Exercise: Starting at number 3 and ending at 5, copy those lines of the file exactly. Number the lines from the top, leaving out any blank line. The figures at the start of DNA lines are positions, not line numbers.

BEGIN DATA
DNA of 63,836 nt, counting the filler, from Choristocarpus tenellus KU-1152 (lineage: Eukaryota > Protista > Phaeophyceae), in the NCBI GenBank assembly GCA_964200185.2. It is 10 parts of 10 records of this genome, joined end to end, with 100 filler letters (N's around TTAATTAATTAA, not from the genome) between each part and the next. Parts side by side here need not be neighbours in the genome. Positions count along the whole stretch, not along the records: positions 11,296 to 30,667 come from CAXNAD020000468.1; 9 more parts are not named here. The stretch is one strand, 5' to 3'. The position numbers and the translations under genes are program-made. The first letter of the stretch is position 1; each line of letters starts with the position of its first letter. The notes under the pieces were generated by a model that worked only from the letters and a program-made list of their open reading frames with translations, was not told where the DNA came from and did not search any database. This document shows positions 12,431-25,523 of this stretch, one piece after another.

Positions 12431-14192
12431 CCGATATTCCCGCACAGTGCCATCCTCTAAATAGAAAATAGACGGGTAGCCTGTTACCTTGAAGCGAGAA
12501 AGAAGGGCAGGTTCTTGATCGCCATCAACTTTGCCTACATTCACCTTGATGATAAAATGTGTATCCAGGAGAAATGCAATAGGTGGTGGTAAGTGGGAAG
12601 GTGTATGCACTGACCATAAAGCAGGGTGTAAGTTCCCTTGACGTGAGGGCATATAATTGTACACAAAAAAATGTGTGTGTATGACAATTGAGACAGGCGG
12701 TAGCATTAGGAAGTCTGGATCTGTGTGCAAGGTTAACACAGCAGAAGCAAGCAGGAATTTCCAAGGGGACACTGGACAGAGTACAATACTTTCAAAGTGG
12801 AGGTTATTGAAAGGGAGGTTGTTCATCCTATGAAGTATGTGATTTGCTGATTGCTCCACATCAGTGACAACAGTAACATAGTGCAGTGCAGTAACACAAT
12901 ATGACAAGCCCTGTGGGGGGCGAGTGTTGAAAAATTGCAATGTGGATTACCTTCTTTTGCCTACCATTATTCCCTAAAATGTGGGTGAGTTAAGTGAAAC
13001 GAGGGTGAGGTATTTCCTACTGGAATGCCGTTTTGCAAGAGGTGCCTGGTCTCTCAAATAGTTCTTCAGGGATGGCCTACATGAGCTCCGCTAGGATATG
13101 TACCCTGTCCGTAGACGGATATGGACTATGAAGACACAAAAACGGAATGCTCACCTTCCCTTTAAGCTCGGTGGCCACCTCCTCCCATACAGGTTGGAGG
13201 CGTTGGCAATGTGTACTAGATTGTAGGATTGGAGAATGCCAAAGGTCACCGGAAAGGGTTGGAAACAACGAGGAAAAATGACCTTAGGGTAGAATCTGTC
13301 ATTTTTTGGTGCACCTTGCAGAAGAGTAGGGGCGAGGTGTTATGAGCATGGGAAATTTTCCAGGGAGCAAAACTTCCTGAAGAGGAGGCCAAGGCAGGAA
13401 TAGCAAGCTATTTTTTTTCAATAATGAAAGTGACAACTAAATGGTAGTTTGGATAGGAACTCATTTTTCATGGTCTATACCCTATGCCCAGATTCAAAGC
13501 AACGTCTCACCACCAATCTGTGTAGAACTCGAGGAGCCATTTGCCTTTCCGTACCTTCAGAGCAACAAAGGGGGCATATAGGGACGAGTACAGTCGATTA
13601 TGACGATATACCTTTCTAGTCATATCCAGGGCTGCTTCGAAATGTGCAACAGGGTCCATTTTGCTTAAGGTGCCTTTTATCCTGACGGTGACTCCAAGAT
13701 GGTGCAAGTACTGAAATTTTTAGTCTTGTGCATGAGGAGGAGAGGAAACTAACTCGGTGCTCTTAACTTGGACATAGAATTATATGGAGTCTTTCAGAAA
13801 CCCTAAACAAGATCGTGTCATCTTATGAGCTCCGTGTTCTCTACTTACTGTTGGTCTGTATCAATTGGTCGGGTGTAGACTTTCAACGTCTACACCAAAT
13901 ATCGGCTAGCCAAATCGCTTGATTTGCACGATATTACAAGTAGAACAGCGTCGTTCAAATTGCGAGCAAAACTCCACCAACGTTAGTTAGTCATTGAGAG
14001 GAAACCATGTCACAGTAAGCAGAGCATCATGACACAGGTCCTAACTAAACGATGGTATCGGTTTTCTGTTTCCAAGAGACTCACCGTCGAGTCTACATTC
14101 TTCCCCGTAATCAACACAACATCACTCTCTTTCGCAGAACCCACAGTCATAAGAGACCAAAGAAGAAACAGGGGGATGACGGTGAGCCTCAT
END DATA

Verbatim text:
12431 CCGATATTCCCGCACAGTGCCATCCTCTAAATAGAAAATAGACGGGTAGCCTGTTACCTTGAAGCGAGAA
12501 AGAAGGGCAGGTTCTTGATCGCCATCAACTTTGCCTACATTCACCTTGATGATAAAATGTGTATCCAGGAGAAATGCAATAGGTGGTGGTAAGTGGGAAG
12601 GTGTATGCACTGACCATAAAGCAGGGTGTAAGTTCCCTTGACGTGAGGGCATATAATTGTACACAAAAAAATGTGTGTGTATGACAATTGAGACAGGCGG